Hope is the last thing to die. I have often seen situations that seem unsolvable, but at a certain point something opens up. We must hope, we must keep knocking, like the woman in the Gospel who, wanting justice, continues to harass the judge who, in the end, decides to act in order to get rid of her. We must do the same: continue to knock on all doors. There are moments of anger, but we must remember that we men are to blame. To the many people who ask me why God allows certain things to happen, I answer that He is not a puppet master, otherwise He would fail in what He is, in what He has promised: He has given us conscience and freedom. It is the consequences of our choices that generate what is happening. We must take full responsibility for our freedom, we must continue to hope and to sow good. We must all understand that the rights of the weakest are not weak rights. This is a serious error that often passes as correct interpretation: people think that the right is either a privilege or a handout. The right must only be recognized and must belong to everyone, it cannot be a privilege just for some.

On his recent trip to Iraq, the Pope spoke of migration as "a double right: the right not to migrate, the right to migrate."
The right "to stay" had already been addressed by John Paul II and Benedict XVI: it means that people are not forced to leave their land because of war, hunger, political or ethnic-religious persecution.... The international community must act on the causes. It must act promptly and, if possible, prevent. This is lacking, it is not doing its duty.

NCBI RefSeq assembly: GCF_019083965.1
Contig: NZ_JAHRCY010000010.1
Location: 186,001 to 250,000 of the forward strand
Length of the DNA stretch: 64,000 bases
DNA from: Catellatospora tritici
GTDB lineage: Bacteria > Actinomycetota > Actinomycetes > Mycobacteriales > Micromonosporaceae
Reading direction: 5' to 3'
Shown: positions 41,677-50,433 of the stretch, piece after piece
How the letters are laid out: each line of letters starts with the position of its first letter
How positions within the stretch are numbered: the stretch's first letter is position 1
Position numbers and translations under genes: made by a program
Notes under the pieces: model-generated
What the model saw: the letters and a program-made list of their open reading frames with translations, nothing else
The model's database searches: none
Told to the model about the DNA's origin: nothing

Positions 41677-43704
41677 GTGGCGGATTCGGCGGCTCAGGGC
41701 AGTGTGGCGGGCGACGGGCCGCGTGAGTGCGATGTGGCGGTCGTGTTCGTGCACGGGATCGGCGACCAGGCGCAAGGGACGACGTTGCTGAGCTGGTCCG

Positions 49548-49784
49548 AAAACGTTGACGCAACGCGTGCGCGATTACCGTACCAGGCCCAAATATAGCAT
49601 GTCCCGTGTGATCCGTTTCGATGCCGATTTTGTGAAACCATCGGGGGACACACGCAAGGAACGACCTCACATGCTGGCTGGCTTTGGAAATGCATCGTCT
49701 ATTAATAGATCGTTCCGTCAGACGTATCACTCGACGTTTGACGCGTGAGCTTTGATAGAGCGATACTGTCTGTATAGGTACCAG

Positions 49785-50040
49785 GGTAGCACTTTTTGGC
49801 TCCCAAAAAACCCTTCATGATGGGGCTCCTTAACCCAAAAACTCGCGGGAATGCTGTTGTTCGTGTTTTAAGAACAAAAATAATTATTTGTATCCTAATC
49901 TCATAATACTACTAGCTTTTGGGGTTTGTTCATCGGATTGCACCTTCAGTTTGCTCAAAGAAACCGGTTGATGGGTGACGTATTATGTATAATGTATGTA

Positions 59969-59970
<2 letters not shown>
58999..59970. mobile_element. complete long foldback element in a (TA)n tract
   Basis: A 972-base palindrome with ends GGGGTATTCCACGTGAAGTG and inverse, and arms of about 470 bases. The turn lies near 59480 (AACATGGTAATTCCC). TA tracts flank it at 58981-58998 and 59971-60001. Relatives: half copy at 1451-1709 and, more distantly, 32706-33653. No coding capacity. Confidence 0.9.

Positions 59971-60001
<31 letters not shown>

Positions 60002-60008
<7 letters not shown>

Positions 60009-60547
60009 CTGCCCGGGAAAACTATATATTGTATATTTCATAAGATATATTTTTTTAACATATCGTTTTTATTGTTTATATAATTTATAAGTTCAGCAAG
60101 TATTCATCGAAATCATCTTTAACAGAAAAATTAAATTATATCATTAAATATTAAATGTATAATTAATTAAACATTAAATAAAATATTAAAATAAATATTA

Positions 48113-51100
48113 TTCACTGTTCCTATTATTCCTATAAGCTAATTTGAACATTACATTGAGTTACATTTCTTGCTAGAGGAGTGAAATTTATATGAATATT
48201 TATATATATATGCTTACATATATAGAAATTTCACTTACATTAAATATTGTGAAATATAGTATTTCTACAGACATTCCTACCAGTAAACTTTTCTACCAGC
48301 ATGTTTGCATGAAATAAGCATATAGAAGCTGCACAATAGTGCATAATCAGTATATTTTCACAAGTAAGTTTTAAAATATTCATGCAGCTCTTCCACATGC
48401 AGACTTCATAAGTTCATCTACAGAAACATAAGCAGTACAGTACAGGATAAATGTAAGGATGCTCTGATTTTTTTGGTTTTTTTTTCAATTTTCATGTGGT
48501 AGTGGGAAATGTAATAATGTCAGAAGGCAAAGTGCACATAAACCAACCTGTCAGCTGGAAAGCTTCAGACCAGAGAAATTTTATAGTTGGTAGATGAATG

Does your association also take care of those who "stay"?
We are very small, but we raise awareness campaigns, both with the European Union and the United Nations. Right now we are following the conflict in Northern Ethiopia, which is driving thousands of people to flee. There are about eight million inhabitants in Tigray. This means that there will be thousands of refugees, if not millions. We are insisting for international institutions to intervene to stop this conflict and to open a commission of inquiry on the crimes committed so far. Those responsible must not go unpunished.

What can each of us do about these emergencies?
There are two things that can be done. Raise public awareness. TV and newspapers do not talk about these facts. Italy has a historical responsibility towards these countries and instead there is a strong lack of interest. And then, the sensitization on aid. The Italian Bishops' Conference has allocated 500,000 Euros to help Tigray. But there is a need for other organizations and even individuals to support the local Church that is asking for help to sustain the population.